It may sound obvious but the first thing a fleet manager should do when implementing a risk management programme is to understand the risks actually faced.
Many organisations still implement measures before they truly understand those risks. It is not surprising that any control measures they implement do little to reduce their collision rates.
In respect of occupational road risk, there are three areas that have to be looked at in order to get a thorough understanding of these risks.
Collision data analysis
The most obvious area is analysing data on the collisions you are dealing with. On one level this is relatively straightforward, as the data will often exist either in-house or in reports from an accident management company.
This is usually sufficient to allow a crude analysis to take place, but it is rare to find companies who record sufficient data about each collision to allow the root causes to be determined, and what the control measures should be.
Occupational road risk assessment
The second area to look at is the risks individual employees face. This is one of the key recommendations in the Department for Transport/Health and Safety Executive 'Driving at work' guidance document. These assessments should look at three areas: the driver, the journeys and the vehicles.
Occupational road safety audit
The last area to look at is the organisational risks. This is a critical area, as it looks at an organisation's existing operating practices and procedures with respect to the tasks that employees making work-related journeys undertake. This is assessing whether an employee is able to drive safely in the current business environment.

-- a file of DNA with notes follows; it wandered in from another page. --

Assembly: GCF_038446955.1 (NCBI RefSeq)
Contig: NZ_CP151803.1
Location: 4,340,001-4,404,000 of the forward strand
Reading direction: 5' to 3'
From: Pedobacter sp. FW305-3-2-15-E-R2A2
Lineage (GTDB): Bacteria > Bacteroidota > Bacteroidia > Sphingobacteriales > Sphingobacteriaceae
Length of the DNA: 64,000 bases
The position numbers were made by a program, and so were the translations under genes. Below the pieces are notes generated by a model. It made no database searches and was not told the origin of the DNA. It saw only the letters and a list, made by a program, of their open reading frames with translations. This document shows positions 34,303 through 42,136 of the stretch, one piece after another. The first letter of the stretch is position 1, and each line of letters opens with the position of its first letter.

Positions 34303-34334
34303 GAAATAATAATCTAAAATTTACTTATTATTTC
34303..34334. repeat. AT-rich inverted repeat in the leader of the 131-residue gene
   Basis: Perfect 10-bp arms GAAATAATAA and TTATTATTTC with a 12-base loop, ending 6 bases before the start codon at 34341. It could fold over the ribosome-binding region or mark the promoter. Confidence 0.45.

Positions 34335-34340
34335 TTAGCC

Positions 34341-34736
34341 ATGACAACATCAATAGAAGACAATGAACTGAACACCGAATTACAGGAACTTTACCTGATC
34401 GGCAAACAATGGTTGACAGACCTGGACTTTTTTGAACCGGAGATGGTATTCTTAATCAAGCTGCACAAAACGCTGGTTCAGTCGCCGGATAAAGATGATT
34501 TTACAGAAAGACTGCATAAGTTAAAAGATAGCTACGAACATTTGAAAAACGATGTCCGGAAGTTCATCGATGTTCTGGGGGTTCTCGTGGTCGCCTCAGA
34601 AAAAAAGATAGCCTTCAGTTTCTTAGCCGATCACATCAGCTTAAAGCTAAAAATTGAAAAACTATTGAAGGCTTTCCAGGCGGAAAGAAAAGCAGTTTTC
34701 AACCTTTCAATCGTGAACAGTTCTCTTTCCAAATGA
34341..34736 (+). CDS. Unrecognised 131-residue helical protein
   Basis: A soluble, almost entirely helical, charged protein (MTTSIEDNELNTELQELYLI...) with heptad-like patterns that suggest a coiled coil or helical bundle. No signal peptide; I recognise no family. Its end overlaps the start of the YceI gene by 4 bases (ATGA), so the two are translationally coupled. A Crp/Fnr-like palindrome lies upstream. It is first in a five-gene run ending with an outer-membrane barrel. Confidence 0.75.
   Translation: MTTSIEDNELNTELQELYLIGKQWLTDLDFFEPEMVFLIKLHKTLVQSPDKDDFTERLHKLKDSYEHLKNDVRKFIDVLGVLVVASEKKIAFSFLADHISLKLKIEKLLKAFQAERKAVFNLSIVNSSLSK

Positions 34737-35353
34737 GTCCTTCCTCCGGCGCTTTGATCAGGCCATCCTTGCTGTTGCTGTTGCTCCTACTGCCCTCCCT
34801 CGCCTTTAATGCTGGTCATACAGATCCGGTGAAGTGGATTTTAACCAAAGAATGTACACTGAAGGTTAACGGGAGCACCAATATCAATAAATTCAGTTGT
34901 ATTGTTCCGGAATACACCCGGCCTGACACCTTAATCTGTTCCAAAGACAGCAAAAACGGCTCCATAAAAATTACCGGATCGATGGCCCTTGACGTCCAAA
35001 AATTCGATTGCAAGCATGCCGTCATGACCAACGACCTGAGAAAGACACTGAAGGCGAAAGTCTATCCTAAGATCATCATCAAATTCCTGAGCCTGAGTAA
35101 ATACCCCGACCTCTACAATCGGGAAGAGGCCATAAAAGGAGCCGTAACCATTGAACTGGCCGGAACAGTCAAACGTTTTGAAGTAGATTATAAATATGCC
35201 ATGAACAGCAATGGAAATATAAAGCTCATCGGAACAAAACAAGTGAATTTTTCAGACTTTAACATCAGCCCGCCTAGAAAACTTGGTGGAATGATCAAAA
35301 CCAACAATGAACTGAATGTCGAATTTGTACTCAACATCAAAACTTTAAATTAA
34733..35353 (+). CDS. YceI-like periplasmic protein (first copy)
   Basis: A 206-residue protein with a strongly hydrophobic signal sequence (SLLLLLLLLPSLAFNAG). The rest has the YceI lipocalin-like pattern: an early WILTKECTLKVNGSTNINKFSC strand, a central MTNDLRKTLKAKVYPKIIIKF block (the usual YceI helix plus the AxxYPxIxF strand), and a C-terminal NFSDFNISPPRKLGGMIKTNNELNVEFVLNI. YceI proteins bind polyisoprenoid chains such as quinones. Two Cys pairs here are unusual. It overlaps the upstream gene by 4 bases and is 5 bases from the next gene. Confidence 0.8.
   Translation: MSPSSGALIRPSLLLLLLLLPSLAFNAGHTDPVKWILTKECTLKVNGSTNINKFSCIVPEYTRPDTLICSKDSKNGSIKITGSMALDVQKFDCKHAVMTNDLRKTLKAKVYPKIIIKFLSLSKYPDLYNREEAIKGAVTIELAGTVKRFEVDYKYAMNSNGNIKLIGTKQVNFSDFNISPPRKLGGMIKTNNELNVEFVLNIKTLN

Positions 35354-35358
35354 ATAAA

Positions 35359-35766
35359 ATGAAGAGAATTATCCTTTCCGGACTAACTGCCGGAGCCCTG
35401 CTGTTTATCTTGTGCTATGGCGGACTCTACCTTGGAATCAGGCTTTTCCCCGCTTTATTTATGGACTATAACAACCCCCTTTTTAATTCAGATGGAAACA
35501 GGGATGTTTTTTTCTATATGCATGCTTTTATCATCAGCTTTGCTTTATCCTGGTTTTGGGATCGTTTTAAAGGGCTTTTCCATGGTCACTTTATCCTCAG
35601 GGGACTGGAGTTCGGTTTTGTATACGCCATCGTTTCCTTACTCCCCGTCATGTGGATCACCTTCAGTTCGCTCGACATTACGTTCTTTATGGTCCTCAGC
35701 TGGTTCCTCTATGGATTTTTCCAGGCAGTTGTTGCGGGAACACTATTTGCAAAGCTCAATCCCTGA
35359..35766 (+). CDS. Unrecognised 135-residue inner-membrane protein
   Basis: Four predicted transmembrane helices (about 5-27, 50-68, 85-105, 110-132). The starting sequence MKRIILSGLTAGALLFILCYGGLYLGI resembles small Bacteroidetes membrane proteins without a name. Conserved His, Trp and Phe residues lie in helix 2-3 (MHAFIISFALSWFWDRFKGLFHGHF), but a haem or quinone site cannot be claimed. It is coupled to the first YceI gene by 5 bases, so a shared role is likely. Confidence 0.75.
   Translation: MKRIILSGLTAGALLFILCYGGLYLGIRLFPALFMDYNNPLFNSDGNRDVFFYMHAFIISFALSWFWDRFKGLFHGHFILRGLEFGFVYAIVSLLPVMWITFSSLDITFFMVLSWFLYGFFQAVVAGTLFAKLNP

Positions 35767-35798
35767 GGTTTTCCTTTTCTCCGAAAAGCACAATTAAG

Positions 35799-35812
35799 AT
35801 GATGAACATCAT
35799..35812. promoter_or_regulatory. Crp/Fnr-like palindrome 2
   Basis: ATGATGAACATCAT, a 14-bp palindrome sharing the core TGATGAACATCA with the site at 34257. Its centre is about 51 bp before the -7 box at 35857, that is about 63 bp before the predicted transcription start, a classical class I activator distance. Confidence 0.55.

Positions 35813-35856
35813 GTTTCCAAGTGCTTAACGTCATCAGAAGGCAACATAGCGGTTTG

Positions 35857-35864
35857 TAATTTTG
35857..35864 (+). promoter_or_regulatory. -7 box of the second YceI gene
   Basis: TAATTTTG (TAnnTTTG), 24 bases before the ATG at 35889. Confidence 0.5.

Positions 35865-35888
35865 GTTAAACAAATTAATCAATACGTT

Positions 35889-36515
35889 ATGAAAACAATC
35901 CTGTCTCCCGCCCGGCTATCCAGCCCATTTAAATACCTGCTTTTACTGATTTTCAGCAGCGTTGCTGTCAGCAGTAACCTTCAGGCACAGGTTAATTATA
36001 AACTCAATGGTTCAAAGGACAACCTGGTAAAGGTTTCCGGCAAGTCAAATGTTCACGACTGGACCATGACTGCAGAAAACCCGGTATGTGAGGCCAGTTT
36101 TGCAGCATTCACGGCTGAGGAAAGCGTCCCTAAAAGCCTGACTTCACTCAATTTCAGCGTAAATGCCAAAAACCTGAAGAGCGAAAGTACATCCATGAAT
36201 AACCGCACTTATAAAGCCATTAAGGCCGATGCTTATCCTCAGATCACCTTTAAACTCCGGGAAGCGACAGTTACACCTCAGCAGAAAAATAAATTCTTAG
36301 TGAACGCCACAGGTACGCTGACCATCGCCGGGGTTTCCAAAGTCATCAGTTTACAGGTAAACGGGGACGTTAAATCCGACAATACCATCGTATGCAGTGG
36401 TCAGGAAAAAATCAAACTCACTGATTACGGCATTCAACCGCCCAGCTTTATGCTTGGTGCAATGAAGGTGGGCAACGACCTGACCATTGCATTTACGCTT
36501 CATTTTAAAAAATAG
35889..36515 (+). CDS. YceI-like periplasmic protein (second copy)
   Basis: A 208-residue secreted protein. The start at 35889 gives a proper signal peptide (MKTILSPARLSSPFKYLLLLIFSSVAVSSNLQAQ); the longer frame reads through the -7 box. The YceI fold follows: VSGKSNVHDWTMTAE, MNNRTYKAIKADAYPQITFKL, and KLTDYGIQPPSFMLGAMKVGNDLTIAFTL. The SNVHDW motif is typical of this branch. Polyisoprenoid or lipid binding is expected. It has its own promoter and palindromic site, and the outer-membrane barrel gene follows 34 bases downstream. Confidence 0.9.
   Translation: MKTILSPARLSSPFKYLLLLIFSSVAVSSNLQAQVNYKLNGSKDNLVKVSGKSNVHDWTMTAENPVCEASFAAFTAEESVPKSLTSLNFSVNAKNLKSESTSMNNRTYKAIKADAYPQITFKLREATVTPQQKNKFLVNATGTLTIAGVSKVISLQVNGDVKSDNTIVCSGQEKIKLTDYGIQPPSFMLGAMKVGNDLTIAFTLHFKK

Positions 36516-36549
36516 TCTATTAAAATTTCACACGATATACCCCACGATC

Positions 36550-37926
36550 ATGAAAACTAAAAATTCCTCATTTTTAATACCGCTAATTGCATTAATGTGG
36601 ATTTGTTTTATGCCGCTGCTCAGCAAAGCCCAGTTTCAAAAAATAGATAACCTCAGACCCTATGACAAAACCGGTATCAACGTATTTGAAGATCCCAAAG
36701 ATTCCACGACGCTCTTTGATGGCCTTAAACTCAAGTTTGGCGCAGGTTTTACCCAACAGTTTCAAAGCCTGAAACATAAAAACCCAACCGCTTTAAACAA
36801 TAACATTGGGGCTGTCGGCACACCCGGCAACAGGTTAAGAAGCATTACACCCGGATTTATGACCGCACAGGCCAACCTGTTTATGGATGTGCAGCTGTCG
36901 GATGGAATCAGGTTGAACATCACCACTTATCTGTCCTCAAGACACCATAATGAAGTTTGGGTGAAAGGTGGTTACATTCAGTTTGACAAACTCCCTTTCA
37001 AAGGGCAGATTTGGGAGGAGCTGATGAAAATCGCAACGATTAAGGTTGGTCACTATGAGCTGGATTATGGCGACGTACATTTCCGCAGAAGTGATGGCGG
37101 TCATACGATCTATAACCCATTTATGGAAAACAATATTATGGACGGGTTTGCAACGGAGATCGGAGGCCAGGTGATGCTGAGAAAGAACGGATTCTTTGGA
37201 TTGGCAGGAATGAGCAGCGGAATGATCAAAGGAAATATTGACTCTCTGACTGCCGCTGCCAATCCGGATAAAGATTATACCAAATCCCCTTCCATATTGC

A good example is the role of the sales director. Wearing his or her 'safety hat', the sales director instructs employees to drive safely in line with the company's driving policies.
With his or her 'operational hat' on, however, they will be telling their employees that they must hit their sales and call targets. This could mean increasing the time spent in a vehicle, or rushing between appointments. Clearly there is a potential conflict of interest.
So what steps can you take to understand occupational road risk? The first is to carry out a road safety audit, based on best practice examples from a wide variety of fleet types. This should not only look at the organisational risks, but also examine any existing control measures that are in place to assess their effectiveness.
The audit should identify any areas where there are opportunities for improvement, give best practice advice and also allow an organisation to benchmark their current performance.
Understanding the collisions you currently have is simpler for companies with a small number of occupational drivers, but gets much more complicated as numbers increase, or where there are very high collision rates. Here collision analysis tools will help as they determine the root cause of a collision and analyse trends, all of which influence the choice of control methods.
Occupational road risk assessments should be implemented by a person with an in-depth knowledge of occupational road safety issues to ensure that they are focused on the right issues.
These assessments then need to be managed in line with the management of the Management of Health and Safety at Work Regulations 1999.
Understanding the risks you face is the first step of the risk management process. This will allow you to assess any existing control methods and, if required, plan the implementation of more appropriate interventions.
The next step is to ensure the scheme and employee awareness is maintained and monitored to check that interventions are being successful. Undertaking this first step will help ensure that you choose the right interventions that will reduce the risks your employees' face, bring down your collision rate and save you money.